The body of the album was recorded in three weeks at the Los Angeles home of “V” co-producer Alain Johannes (Eleven, Chris Cornell). The band and its touring keyboardist Michael Railo also co-produced.
Of first single “Simple Creed,” Kowalcyzk says, “There’s definitely a subtle message about gun violence and a subtle rant about really gratuitous violent lyrics. I was in a bad crowd when I was between 13 and 15; I did more drugs and more wild shit than I did when I was a rock star. So I know where kids take the darker side of pop culture. ‘Simple Creed’ is almost paradoxical: It’s probably our most aggressive song ever, but it’s got this message — it’s all about demonstrating that you can be a bad-ass and inform the world with a positive message and nobody’s going to say you’re wimping out. It doesn’t have to be Up With People.”
The song includes a rap by Tricky, whom Kowalcyzk met through their shared management company. Kowalcyzk returns the favor by singing on “Evolution Revolution Love,” the first single on Tricky’s new Hollywood Records album, “Blowback.”
As self-effacing as the members of Live can seem offstage, the band, which has sold 17 million albums worldwide, according to MCA, has no desire to be anything other than one of the biggest bands ever. In the song “People Like You,” Kowalcyzk sings of a dream where he’s onstage with rock icons Springsteen, Bono, Queen, Elton John, and Michael Stipe. Live is also name-checked in the song’s list of rock heroes.
“Yeah, I’m putting us right there, goddammit,” says Kowalcyzk with a slightly embarrassed laugh. “I’m not holding back now. Hell, I’m ready to take over, even if it is just a dream forever. I think the song captures the essence of Live. When you start a band and you’re 14 years old, like we were, there ain’t nothing but a dream because you aren’t selling any records, you’re making no money. The song is a message to ourselves.”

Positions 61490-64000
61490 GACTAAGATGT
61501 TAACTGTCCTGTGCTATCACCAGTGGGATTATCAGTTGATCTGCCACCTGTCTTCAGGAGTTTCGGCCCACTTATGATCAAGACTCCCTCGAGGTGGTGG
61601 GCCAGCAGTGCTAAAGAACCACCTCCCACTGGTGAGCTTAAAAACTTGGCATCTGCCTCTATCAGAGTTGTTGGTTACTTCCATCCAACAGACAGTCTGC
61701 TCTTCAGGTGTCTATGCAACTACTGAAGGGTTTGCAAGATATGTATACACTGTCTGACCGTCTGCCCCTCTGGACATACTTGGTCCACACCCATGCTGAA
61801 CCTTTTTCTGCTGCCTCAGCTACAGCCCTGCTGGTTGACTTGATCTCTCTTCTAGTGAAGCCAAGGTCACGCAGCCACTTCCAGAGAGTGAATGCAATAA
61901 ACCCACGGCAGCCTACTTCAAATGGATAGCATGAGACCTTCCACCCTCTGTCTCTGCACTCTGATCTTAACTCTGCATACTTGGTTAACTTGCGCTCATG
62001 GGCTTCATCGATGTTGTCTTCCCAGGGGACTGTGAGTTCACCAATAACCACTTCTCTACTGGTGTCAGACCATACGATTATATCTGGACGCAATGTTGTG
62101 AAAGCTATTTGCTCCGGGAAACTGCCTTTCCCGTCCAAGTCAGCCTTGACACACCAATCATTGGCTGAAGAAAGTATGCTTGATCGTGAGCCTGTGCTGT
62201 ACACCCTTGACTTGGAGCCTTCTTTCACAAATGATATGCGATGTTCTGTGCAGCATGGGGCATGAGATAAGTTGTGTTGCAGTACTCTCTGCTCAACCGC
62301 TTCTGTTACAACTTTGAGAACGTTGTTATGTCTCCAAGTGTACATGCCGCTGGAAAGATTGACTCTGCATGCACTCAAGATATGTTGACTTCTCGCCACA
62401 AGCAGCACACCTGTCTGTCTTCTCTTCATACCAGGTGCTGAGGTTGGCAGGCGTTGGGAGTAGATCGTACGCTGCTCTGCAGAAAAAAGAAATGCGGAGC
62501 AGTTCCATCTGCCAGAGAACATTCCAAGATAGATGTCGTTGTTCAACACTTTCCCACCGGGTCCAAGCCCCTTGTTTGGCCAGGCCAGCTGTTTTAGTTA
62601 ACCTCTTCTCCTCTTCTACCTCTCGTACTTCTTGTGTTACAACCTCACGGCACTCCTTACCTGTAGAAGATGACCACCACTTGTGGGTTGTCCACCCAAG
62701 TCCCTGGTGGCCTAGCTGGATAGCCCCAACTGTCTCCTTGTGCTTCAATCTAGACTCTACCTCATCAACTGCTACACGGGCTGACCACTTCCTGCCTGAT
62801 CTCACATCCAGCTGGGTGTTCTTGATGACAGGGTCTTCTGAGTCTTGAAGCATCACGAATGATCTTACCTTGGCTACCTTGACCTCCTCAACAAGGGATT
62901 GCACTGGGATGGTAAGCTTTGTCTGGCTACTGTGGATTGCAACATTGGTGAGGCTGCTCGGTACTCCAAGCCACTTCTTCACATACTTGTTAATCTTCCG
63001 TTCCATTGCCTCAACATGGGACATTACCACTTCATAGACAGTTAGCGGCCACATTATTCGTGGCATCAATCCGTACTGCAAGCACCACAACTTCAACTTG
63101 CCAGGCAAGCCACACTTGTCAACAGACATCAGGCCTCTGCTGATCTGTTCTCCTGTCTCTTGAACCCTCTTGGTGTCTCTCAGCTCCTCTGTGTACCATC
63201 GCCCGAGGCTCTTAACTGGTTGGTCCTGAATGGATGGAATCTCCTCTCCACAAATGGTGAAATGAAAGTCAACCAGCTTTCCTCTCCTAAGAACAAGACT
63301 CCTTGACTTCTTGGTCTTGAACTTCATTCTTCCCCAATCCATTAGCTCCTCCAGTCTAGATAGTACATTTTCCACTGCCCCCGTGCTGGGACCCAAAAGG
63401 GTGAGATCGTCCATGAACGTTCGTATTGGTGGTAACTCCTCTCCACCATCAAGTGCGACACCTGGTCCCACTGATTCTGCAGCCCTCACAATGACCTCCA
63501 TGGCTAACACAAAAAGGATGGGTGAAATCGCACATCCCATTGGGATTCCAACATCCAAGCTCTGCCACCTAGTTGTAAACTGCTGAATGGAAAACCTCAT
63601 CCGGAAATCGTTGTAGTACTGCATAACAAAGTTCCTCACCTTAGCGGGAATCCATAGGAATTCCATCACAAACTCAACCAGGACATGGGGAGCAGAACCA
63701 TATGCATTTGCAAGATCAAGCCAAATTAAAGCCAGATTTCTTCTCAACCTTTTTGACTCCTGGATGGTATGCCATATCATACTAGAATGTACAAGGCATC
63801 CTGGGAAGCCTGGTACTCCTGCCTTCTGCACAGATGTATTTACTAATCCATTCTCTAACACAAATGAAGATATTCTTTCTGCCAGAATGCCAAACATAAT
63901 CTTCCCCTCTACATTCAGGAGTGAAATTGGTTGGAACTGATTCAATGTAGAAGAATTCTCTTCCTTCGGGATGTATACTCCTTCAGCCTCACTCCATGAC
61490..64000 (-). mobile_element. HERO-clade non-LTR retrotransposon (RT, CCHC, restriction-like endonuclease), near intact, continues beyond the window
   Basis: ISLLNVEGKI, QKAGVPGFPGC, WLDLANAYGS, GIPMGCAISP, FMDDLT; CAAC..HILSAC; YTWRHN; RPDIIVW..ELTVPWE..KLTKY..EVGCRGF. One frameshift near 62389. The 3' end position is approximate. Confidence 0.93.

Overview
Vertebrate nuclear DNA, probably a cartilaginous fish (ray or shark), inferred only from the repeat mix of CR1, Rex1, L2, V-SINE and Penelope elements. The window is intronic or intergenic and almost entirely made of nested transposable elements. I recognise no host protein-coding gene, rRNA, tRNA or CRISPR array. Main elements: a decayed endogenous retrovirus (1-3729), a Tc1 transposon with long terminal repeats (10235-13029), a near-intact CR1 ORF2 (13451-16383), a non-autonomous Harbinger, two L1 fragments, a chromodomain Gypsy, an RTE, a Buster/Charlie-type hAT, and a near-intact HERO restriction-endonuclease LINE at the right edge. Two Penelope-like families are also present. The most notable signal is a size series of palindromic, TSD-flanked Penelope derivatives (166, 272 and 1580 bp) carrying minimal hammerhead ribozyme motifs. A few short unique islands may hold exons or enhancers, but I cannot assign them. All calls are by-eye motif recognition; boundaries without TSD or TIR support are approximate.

Live’s dream began its ascent when its members came together as teenagers in York, Pa. Kowalcyzk and Taylor met in kindergarten; they met their bandmates in grade school. First appearing as Public Affection, the group released its 1989 debut, “The Death of a Dictionary,” on its own label, Action Front Records. Much of Live’s time was spent showcasing — and being rejected — for labels along the East Coast.
“When we showcased for Gary and Radioactive in 1989 or 1990 at CBGB, we couldn’t get arrested. We were going to go back to work washing dishes,” Kowalcyzk recalls. “Gary came backstage in this flannel shirt and he was like, ‘You want to go make a record?’ and we were like, ‘Yes! Are you kidding?'”
The band, which changed its name to Live after signing with Radioactive/MCA, released its first album, “Mental Jewelry,” for the label in 1992. Yet it wasn’t until 1994’s “Throwing Copper” that it found mass appeal. That album, which hit No. 1 on The Billboard 200 exactly a year after its release, has sold more than 5.5 million copies in the U.S., according to SoundScan, and spawned some of the group’s best-known songs, including “I Alone,” “Lightning Crashes,” and “Selling the Drama.”